Shares in Rio Tinto Ltd surged above $90 for the first time today amid speculation that BHP Billiton Ltd could take out its rival in a $122 billion-plus deal.
The stock closed up more than five per cent after Citigroup analysts fuelled takeover talk about the company.
Citigroup said while Rio Tinto’s strong cashflow could make it an attractive target for private equity firms, BHP Billiton was a more likely bidder given the synergies that could be generated.
“Rio Tinto’s strong cashflow and nominal gearing may bring it into the crosshairs of private equity, but we think BHP Billiton is a much more likely bidder given synergies and nationalistic control issue of Australian assets,” Citigroup said.
“Applying even a modest bid premium means that any party will need to finance $US100 billion ($A121.99 billion)-plus through debt and equity.
“The deal is highly earnings accretive using conservative assumptions, with the major obstacle being concentration iron ore/coking coal market share and lack of BHP CEO-elect.”
Rio Tinto shares surged $4.53 or 5.22 per cent to end a closing high of $91.38 while BHP Billiton put on 96 cents or 3.14 per cent to $31.56.
Rio Tinto’s closing price gives the company a market value of $105.92 billion.
A union between BHP Billiton and Rio Tinto would create the world’s largest producer of coking coal, thermal coal, copper and position the company as the equal largest iron ore producer with Brazilian giant CVRD.
“The greatest gains would be achievable in the iron ore assets in the Pilbara through optimising product specifications, mining fleet, rail distances to the port, etc,” Citigroup said.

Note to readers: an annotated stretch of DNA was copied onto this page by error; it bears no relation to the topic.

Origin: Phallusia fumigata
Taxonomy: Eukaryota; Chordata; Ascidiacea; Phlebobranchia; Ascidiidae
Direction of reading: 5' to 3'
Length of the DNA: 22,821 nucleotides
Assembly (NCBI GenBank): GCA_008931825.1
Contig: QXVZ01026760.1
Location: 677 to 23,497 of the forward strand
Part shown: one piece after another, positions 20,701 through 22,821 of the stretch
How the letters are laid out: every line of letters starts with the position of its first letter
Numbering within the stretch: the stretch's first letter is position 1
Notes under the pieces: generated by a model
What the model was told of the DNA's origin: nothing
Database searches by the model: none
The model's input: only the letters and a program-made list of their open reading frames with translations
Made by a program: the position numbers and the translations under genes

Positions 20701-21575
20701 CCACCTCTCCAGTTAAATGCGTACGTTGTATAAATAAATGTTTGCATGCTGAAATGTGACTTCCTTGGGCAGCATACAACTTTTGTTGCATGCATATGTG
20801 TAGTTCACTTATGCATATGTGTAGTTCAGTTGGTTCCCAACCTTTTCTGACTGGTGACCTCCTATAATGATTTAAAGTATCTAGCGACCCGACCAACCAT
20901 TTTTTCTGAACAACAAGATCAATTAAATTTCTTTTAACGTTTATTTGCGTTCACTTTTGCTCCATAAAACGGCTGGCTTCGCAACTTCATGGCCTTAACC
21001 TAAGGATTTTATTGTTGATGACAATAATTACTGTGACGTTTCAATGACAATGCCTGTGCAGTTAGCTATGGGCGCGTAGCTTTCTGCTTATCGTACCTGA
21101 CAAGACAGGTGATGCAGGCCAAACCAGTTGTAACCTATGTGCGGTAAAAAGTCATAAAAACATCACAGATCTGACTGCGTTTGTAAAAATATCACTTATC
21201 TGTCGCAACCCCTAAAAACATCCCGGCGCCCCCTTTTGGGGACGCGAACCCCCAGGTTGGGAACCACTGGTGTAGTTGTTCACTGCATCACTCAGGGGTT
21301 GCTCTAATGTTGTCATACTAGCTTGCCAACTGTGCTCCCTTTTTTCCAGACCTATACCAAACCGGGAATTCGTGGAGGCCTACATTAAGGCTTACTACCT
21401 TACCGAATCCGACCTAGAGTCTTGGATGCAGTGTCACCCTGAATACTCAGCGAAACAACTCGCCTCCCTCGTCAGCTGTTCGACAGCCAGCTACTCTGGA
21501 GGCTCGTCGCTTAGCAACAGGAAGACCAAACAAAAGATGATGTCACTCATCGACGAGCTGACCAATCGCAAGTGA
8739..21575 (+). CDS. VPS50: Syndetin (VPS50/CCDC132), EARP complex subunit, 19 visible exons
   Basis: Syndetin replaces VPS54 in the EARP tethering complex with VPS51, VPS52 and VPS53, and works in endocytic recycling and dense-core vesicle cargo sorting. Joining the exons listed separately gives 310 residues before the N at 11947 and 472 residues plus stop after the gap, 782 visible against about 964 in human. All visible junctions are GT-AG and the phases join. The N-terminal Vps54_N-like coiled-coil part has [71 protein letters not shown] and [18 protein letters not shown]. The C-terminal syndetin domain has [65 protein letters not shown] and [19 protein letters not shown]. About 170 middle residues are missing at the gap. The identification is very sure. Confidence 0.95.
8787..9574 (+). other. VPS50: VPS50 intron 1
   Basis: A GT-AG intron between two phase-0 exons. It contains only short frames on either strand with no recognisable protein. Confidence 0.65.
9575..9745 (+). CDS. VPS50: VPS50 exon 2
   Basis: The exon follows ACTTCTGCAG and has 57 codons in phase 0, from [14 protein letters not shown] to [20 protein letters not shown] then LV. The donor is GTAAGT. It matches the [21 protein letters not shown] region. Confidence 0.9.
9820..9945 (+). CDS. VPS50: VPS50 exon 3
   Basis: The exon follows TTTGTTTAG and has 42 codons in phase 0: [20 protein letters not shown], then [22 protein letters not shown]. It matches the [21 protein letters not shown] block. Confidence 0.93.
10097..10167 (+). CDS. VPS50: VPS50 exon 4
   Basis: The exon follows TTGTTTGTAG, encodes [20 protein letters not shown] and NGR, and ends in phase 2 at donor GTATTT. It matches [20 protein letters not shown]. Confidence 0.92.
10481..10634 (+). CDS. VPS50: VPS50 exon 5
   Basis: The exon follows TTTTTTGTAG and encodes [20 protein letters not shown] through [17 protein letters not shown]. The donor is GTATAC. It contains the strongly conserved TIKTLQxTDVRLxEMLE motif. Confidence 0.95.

“Considering the scale and importance of these businesses to both companies, it is hard not to see $US500 million ($A609.94 million)-plus in synergies and cost savings in this area alone.”
The brokerage said cost savings and synergies would also be achieved at the Australian coal assets, Canadian diamond mines, product marketing, logistics and global procurement.
Apart from competition concerns, Citigroup listed the lack of an anointed chief executive to replace Chip Goodyear as a major near-term impediment to any bid.
The brokerage said the disposal of non-core assets could overcome the competition concerns.
Citigroup ruled out any interest in Rio Tinto from the major oil companies and suggested private equity would need to team up with an existing industry player like Xstrata to formulate a potential bid.
“From a pure market capitalisation perspective, the major oil companies like BP and Royal Dutch Shell have the size and balance sheet capability to entertain such a transaction, but we do not believe they are interested in returning to investing in the Metals & mining sector after exiting the space in the 1980s and 1990s,” Citigroup said.
“Strategic and diversification drivers could prompt other corporates to bid, but ultimately BHPB can pay the most given it has the most synergies to extract.”